[The counter-move of back to history again and their own words played back to them]
Archbishop Akinola replied that he would be happy to change the terminology and refrain from calling it a conference, in which case he would call it a pilgrimage.
[A re-play of the last move, an alteration of the shop window that he is "happy" about, that of course is no concession as the goods on sale stay the same.]
Of course the bishop is no fool and he had a final offer that clarified reality from appearances but showed his lack of power, which is whether he will warmly welcome them or not.
Bishop Suheil closed the discussion by saying that for the sake of making progress in this discussion he would like to suggest that Archbishop Akinola either reconsiders the venue and time for the conference, or divides his program into two parts: to have the conference in Cyprus, and to have a pure pilgrimage in the Holy Land.
They will wriggle, Suheil will know it and he won't welcome them, because not one jot or tittle will alter. But so what? This is an alternative to Lambeth. This is to either take over or extract out parts of the Canterbury Communion. So if a bishop chooses to stick with Canterbury, he is then with "them" and not with "us", they'll take it (with the longer term aim of weakening "them").
It makes no difference. They are all still going, even if they receive a welcome card or not. They will, of course, welcome each other. What we have is the Sugden (and Minns) axis, and (the cost of all this travel!) then membership cards to Akinola and the African bunch who do the nominal overseeing. Now I always think that Peter Jensen is slightly different. He's like the chap who was always a Trotskyist from well before some upstarts set up Militant Tendency with all its flash characters who are so keen to get on with it. So although he too gets a membership card, and is in one of the driving seats, he is the more hardcore, even cold believer, sat behind the desk who will be on the more thoughtful wing but still send the thugs out when the rational decision comes to it.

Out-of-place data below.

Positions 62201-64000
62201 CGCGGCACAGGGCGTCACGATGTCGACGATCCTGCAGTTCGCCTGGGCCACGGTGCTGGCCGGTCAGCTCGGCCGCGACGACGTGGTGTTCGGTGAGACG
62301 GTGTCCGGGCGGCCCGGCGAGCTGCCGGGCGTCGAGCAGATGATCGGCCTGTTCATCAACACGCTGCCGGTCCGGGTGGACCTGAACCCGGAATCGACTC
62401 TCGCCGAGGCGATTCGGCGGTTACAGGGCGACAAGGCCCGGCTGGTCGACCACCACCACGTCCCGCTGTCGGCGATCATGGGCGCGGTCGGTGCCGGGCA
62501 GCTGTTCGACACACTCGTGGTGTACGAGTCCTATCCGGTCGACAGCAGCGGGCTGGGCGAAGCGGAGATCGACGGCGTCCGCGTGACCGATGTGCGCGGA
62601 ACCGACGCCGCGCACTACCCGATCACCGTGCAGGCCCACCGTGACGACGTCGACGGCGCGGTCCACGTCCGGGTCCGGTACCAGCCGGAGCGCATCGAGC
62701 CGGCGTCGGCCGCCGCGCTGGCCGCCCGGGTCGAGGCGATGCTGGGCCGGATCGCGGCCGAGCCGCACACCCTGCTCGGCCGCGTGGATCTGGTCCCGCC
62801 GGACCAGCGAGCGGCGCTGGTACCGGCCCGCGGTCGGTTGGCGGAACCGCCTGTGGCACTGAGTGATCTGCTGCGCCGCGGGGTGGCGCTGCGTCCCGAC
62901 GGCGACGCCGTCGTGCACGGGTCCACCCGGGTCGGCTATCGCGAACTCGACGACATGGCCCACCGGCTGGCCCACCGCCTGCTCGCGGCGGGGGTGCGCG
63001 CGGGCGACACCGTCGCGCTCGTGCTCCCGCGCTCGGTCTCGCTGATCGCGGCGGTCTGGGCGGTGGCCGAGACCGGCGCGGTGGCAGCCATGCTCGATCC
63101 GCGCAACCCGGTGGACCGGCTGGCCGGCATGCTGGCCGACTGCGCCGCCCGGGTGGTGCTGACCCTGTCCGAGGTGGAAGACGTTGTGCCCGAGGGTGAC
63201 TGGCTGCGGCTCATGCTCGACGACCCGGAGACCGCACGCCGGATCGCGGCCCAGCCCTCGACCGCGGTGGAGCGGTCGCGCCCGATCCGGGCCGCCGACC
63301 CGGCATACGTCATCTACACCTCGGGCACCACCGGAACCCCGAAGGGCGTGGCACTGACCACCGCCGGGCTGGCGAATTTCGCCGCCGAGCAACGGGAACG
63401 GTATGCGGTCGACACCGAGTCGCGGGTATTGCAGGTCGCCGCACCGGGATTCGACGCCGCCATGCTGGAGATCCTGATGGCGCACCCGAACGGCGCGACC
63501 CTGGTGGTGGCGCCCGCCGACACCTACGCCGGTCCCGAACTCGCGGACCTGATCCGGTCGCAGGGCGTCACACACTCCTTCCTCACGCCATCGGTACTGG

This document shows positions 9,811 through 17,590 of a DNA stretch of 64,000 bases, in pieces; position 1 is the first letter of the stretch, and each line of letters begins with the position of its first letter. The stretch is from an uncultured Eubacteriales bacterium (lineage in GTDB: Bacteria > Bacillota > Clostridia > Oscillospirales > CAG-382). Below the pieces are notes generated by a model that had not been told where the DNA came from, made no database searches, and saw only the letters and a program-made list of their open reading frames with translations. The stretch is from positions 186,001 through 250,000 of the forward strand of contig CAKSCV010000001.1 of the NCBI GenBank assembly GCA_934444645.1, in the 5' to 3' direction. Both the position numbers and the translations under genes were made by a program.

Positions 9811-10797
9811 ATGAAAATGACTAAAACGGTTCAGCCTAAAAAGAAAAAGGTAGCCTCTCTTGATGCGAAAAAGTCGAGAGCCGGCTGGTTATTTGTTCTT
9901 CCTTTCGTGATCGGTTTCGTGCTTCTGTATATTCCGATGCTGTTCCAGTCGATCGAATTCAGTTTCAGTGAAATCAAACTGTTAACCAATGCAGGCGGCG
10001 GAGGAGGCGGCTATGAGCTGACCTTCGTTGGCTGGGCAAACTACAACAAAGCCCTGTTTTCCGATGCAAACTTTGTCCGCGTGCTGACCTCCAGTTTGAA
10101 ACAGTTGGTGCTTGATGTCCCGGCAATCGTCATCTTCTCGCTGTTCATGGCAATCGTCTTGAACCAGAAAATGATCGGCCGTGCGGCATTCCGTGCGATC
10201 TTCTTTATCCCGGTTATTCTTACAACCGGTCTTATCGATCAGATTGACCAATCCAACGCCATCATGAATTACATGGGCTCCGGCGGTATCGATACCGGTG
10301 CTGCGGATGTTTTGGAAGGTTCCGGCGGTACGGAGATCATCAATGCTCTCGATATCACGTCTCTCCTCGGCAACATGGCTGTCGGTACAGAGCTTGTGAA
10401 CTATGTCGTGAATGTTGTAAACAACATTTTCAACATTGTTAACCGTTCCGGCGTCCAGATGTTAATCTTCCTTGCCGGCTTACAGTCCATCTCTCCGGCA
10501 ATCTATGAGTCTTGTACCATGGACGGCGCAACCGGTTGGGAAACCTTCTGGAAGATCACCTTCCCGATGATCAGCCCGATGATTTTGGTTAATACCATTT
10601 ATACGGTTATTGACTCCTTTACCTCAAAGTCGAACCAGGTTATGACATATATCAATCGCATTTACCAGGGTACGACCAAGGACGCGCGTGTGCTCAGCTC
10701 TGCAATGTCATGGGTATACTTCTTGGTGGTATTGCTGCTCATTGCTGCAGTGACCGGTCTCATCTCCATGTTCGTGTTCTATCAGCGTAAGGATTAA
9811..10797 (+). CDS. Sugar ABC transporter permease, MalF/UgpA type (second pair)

So where is it all at the moment? There are now significant responses in from around the Anglican Communion that show that a Covenant based on the Advent Letter is a non-starter. It won't happen because many simply won't sign up to that. Then we have Fred Hiltz, the Archbishop of Canada, asking the Archbishop of Canterbury for support and assistance over the (will be) GAFCON based intervention in Canada from the Southern Cone via a retired Canadian bishop. The Archbishop of Canterbury says sorry for the late reply, I was busy writing another letter, and I can only repeat what was in the other letter - that they should not do it, and I'll say that I cannot support or sanction what they are doing (but you weren't asking me to support them but I'll put my answer the wrong way around if you don't mind because I like to reverse argue). Anyway, as you know, I have no powers to do anything - Yours sincerely and where's me pillow.
Indeed that is it. The outcome of all this is - well not much, and everyone knows it. It is why the GAFCON crew will go ahead and why the split, a split and not a preparation, will come.
Just as, in each Church, the ordination of women causes a split amongst the Anglo-Catholics about authority in episcopacy, this issue (it's not about homosexuality, said Sugden to the bishop - no, but it is the core presenting issue and obsesses his website) is causing a split at a Communion level, that will then fissure into most Anglican Churches. Read how they regard the Archbishop of Canterbury (and York too, increasingly): they are coming to England, and they'll be coming to Wales, Scotland and Ireland too.